Earliest form of cancer is often DCIS (ductal carcinoma in situ) then it progresses to invasive ductal carcinoma
Stage : How far has the cancer spread based on three things referred to as T,N,M. T (tumor size) T1 = 2cm, T2 = 2-5 cm T3 = larger, T4 = more advanced N (node involvement) N0 = no nodes, N1 =1-3 involved, N2= 4-9. N3= 10 M (metastases) any spread to bone, liver, brain Stage 0 = Tis = ductal carcinoma in situ Stage I = T1N0; IIA = T1N1 or T2N0; IIB = T2N1 or T3N0 Stage IIIA = T3 or N2; Stage IIIB = T4; Stage IIIC = N3, Stage IV = metastases Histology – appearance of the cells under the microscope. Most cancers arise from milk duct cells and are called invasive ductal carcinoma . (The earliest form, before any invasion is called ductal carcinoma in situ or DCIS.) Other types include lobular and medullary and very favorable types like tubular or mucinous.
Grade – how mutated the cells have become. The closer the cells resemble normal breast cells, the less serious (slower growing, less likely to spread.) Grade 1 or well differentiated – slow growing, most favorable Grade 2 or moderately differentiated – most common, average Grade 3 or poorly differentiated – fast growing, more serious Hormone Receptors – normal breast cells are sensitive to hormones and have positive receptors for estrogen (ER+) or progesterone (PR+). If the hormone receptors are present (called positive) the cancer is less serious and more likely to respond to a hormone therapy drug like tamoxifen (Nolvadex), Arimidex (anastrazole) , Femara (letrozole) or Aromasin (exemestine). DNA Studies: the more mutated the cells, the more serious. If there is an abnormal number of chromosomes (aneuploid), rapidly dividing numbers of cells (high S-phase) or abnormal genes ( HER-2/Neu ), this may effect the choice of chemotherapy drugs used (like Adriamycin, Taxol or Herceptin .)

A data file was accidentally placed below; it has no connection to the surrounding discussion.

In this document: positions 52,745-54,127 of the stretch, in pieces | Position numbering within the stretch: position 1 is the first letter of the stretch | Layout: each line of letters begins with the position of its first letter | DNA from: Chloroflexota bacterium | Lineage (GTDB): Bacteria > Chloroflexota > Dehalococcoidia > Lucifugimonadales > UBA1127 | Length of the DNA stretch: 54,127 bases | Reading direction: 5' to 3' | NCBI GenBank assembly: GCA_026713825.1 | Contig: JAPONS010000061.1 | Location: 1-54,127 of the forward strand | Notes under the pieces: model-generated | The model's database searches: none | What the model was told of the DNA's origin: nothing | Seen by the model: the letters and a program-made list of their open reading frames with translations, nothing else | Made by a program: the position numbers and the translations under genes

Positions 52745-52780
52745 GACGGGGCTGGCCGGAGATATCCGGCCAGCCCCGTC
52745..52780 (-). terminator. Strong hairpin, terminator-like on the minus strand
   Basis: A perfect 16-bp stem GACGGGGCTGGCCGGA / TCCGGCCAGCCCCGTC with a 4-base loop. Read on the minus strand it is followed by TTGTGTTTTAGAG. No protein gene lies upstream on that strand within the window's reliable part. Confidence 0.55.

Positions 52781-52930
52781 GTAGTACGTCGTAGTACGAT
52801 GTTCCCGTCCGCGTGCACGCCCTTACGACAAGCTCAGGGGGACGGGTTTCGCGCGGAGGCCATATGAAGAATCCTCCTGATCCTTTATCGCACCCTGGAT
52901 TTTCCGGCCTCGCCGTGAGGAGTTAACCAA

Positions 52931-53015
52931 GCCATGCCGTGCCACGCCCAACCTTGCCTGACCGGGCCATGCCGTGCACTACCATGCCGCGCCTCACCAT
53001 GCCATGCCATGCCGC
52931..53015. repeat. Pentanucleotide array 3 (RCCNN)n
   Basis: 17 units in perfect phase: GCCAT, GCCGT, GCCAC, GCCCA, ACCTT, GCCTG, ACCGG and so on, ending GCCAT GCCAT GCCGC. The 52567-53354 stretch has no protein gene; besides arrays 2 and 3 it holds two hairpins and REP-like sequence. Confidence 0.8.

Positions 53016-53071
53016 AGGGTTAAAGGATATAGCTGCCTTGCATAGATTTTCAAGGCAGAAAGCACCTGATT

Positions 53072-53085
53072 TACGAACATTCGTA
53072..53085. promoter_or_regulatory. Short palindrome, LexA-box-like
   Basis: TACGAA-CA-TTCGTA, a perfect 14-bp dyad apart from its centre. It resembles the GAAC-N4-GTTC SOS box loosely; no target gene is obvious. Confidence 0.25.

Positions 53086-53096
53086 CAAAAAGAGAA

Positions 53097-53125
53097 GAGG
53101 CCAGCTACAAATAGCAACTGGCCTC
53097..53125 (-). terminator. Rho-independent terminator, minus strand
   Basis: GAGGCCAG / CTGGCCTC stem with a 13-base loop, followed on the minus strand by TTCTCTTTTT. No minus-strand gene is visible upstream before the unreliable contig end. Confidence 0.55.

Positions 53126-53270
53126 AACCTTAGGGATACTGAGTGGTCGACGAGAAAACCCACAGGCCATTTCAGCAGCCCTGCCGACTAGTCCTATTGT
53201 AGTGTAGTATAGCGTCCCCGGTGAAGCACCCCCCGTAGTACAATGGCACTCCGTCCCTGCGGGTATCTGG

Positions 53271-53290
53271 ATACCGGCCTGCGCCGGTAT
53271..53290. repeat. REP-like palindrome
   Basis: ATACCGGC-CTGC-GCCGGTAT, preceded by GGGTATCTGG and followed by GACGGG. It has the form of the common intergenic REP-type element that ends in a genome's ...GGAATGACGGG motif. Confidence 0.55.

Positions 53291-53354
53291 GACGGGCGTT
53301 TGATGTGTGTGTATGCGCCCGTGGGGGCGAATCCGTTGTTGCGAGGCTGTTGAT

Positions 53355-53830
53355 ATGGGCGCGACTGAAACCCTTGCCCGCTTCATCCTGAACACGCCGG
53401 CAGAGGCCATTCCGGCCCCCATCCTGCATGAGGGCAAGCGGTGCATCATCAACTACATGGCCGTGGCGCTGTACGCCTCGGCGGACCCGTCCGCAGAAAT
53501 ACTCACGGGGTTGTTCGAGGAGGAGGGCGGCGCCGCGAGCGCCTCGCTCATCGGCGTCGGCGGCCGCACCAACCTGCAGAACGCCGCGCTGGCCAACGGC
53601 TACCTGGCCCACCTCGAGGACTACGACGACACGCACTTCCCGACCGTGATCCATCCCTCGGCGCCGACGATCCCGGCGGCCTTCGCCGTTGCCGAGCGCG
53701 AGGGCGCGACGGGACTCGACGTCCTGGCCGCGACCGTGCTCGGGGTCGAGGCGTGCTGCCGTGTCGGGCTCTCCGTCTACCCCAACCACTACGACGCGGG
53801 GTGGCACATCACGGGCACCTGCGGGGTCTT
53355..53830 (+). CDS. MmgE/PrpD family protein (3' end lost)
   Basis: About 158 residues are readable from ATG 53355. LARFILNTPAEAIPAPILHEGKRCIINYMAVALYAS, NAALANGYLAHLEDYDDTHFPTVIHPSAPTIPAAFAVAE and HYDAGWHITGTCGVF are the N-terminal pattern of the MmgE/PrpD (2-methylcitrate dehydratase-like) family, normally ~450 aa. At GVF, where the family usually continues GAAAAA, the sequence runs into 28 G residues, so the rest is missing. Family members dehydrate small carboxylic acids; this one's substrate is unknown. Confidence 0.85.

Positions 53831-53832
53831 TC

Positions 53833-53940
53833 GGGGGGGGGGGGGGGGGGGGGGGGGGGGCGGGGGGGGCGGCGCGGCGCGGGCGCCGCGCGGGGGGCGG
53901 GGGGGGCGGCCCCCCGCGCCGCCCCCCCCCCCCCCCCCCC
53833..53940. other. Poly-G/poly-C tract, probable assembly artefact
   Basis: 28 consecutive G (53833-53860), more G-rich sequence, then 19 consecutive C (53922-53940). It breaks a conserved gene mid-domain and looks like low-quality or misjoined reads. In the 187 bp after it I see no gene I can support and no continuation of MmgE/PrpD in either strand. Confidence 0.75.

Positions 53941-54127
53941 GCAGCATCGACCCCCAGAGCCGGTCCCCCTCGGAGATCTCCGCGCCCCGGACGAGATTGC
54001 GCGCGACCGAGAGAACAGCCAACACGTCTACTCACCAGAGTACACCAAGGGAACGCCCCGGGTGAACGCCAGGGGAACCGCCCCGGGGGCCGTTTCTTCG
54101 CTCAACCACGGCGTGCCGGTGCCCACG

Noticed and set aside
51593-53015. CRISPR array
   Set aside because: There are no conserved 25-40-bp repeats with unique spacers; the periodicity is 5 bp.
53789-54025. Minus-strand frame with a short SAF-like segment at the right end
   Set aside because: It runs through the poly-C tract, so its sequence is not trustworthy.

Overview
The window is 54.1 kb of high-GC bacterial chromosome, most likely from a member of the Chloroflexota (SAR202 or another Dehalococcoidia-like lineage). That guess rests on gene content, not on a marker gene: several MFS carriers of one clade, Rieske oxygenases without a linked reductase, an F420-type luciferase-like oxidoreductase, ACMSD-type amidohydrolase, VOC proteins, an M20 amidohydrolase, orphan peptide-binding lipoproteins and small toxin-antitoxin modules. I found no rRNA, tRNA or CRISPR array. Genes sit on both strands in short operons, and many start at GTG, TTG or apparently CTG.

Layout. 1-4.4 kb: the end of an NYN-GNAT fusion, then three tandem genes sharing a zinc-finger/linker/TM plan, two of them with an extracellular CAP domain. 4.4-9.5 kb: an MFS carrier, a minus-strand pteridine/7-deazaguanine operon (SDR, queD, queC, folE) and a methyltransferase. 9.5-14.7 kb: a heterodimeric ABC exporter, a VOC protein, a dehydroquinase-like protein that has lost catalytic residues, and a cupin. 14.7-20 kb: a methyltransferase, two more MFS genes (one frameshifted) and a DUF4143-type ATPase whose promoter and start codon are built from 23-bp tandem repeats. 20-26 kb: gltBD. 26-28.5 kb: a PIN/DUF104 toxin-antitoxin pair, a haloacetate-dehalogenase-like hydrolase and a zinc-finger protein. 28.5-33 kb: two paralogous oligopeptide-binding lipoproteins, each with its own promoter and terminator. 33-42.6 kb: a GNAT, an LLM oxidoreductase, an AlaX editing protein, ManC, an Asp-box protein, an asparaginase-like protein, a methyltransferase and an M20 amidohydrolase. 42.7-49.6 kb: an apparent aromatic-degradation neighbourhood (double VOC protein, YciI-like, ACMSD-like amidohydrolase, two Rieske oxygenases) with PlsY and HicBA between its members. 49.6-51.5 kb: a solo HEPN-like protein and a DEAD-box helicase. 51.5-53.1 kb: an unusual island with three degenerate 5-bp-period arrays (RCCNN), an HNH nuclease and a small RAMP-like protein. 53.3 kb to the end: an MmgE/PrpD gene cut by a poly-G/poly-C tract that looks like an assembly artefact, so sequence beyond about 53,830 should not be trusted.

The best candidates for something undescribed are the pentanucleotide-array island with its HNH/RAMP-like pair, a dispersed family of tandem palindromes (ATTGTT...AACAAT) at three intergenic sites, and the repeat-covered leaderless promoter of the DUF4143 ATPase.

CT scan is obtained at the time of simulation CT images are then imported into the treatment planning computer
In the simulation process the CT images are used to create a computer plan
<ul><li>Side Effects of Breast Radiation </li></ul><ul><li>Generally the side effects of breast radiation do not become noticeable until the woman has received about 10 treatments, and then become somewhat more noticeable through the rest of the treatment. The most common side effects: </li></ul><ul><li>skin irritation - the skin that is radiated gets red, itchy and may blister (like a sun burn) </li></ul><ul><li>breast or chest wall tenderness or mild pain </li></ul><ul><li>tiredness or fatigue (some women feel a little light-headed) </li></ul><ul><li>are swelling or edema (usually slight, see section below about avoiding lymphedema) </li></ul>
Radiation Prescription for # diagnosis: Stage # infiltrating ductal carcinoma of the breast number of radiation treatments: #